Time For a Martin Luther King, Jr. Biopic

Now that biopics are back in, it’s about time to tackle one of the greats. DreamWorks and Steven Spielberg have acquired the life rights to Martin Luther King, Jr. and are developing a film of his life. It was always in the cards, and it looks as if this one may happen soon.

Many talented actors, including Jeffrey Wright, LeVar Burton and Robert Guillaume, have portrayed Martin Luther King, Jr. as a character in film and TV numerous times since his death in 1968. However, there has never been a definitive film of his life, perhaps until now.

In the current climate of the movie business, biopics of great people tend to be the only films that get made well, the last one of course being Milk. There’s no word yet on a director or writer, but whomever they get is going to have a serious task ahead of them.

Spike Lee’s film Malcolm X, chronicling the life and times of Malcolm X from his life on the street up to his assassination, is not only a brilliant film but also by far one of the best biopics ever made. I would love to see what Lee would do with Dr. King’s life story. Who knows? Maybe Lee will end up doing it.

Blue Man Group in IMAX 3-D

Back when I was a child my parents took me to see a show called “Blue Man Group” at a small theater in New York. It was too long ago to remember what I expected from the show, but needless to say, it wound up blowing my socks off.

“Blue Man Group” is by far one of the most original and creative pieces of theater I’ve ever seen, and what started in that little theater grew to be an international phenomenon. If you haven’t seen the show, it’s definitely worth checking out, but the big news is they’re going to make a film in IMAX 3-D featuring Blue Man Group, which could not be a more awesome idea.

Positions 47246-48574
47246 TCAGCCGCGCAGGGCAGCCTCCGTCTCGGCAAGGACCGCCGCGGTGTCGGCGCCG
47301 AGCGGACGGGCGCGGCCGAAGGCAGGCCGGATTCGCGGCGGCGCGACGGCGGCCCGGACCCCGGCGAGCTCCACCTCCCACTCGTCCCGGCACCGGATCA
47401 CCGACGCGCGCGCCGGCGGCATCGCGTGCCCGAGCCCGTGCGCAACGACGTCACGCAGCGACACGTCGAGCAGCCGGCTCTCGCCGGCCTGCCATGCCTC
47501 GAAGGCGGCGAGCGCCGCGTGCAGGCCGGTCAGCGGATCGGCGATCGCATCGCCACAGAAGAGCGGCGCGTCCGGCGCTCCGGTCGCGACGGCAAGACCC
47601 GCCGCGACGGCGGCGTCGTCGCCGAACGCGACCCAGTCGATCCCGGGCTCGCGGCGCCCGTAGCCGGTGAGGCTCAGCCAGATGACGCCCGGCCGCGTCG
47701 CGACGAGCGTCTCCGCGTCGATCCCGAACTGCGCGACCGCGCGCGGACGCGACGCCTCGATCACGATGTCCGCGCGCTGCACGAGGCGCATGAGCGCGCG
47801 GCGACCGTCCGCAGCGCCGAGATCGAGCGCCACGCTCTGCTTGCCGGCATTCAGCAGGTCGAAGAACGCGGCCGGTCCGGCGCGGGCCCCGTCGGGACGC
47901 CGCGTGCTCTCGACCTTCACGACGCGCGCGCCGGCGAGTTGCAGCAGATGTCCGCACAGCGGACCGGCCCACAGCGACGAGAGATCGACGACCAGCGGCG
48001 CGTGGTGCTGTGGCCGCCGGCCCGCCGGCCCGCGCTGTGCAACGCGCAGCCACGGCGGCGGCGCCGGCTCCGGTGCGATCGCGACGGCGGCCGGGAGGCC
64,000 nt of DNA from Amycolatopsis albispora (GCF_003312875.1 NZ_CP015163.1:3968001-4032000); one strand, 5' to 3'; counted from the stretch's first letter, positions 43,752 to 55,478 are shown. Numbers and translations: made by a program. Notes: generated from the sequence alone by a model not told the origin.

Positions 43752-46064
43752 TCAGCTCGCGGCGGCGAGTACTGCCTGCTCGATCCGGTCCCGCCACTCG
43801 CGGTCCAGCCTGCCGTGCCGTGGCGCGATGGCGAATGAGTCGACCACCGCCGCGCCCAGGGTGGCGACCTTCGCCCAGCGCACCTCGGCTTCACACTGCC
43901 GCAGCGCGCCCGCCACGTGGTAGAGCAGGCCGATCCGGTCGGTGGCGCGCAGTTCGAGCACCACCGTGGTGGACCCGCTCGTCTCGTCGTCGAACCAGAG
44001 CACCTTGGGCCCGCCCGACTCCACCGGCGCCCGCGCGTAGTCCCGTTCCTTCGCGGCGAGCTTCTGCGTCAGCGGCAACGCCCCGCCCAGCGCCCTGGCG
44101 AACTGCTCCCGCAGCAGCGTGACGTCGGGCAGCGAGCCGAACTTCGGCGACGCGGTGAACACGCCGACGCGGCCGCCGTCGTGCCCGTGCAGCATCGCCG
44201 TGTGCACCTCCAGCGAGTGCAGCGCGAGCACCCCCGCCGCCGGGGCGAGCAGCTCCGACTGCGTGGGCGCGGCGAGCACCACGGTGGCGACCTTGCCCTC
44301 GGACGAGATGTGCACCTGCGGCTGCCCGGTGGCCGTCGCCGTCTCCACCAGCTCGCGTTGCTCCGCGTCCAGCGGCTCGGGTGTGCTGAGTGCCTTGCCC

The film is being directed by new up-and-coming director David Russo who has given this exact description of the project: “the Blue Men entering the brain of a socially and creatively congested person and observing his neural patterns and his habitual brain functions and memory and altering it in a way that helps him bring his inside life outside.” That sounds like two extra-sugary scoops of awesome.

This promises to be an immersive and likely satisfying experience. They’ve got my money, and they haven’t even made it yet.

“Battleship” to the Big Screens

You know what? I think I’ve realized something. Something I probably should’ve realized a while ago but maybe I’ve been blocking it out. Apparently Universal and Hasbro are continuing to exercise their deal to make movies out of their board games and are courting Peter Berg (Hancock, The Kingdom) to direct a movie version of “Battleship.”

As I was trying to figure out how you could connect the game to a movie version, it dawned on me: There is no connection, and you don’t really need one. All you need is the brand name.

At first I asked myself, “Why pay for the brand name of something that has no story, when you can just do an original thing and make all the money?” and then I understood that the whole point is the brand name. If they make this movie, it’ll probably be a generic war-at-sea story, and if you took away the title “Battleship” and renamed it, people probably wouldn’t be able to tell the difference.

That’s why Hollywood is making films based on lots of properties that technically shouldn’t be made into movies. It’s just to have a name that people recognize.

Will I go see Battleship: The Movie? Sure, why not? I hate to say it, but the movie business has left me with no choice but to become one of those people that go see a movie to kill two hours.

Gone are the days when you were entitled to expect a great film, now having low expectations is how you protect yourself and rationalize spending the money. I’m look forward to the days when I can stand outside a movie theater and watch people looking to kill two hours walk into my films with low expectations.